I remember reading out loud to my parents when I was a toddler and preschooler. I remember being taught how to change my intonation depending on the punctuation and meaning of the sentence.
I was specifically told to do this because it was boring to listen to words that all sounded the same in monotone.
All those hours and years spent poring over new editions of McGuffy readers with critical feedback at every turn of a phrase, and it was still a surprise to me when my friend suddenly asked me during a walk why this guy in middle school said all his sentences like they were questions.
I stopped walking, just before we reached the library, “How can you say a sentence like a question?” was my immediate and very sentence-like response.
My friend stared at me for a moment before replying. “Well, with a question you raise the pitch at the end of the sentence. You didn’t know that?” I noted how she very clearly raised the pitch at the end of her question, stunned that I hadn’t ever noticed people doing that before.
I, a musician who could play multiple instruments and had taught myself through three years’ worth of piano courses in the space of about 6 months when I was a tween, didn’t know that questions had raised pitches at the ends.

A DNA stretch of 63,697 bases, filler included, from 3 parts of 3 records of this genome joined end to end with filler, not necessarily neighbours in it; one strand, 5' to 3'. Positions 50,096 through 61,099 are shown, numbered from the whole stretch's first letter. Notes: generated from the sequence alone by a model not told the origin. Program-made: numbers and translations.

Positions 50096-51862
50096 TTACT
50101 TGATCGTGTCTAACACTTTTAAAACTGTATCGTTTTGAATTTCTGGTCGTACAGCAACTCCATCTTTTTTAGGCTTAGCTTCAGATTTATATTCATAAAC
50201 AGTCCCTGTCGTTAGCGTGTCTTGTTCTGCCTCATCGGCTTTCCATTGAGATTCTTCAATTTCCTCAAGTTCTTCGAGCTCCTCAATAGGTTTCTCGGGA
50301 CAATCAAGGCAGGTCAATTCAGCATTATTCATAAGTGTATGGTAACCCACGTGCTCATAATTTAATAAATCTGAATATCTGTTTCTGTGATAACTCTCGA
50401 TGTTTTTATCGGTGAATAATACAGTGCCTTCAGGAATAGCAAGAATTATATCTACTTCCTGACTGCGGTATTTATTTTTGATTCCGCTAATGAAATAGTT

I had always gone by the order of the words and context of the conversation to figure out whether something was a question. Consequently, I always ended up answering rhetorical questions the same way I would regular questions unless they were clearly absurd or obvious.
I remember spending a lot of time in the bathroom when I was a tween/teen. Not terribly unusual behavior for that age – especially being a girl. However, I spent most of my time in there the same way I’d spent my time in the bathroom as a small child: by practicing phrases quietly, but out-loud, to myself.
Commercials were my favorite things to practice to myself in the mirror. They were short and easy to memorize. I practiced the exact intonation, infection, and physical actions of the people in the commercials. Eventually, around high school, I branched out and began making my own scenes based on conversations I’d heard or been part of recently.
As I got older I would specifically focus on recreating conversations that had gone badly – reimagining them with happy endings so that I was able to say the right thing in the right way and magically not have hurt or upset anyone.
Even with all that practice, I still didn’t understand that inflections added actual meanings and didn’t primarily exist to make spoken words and phrases sound less boring.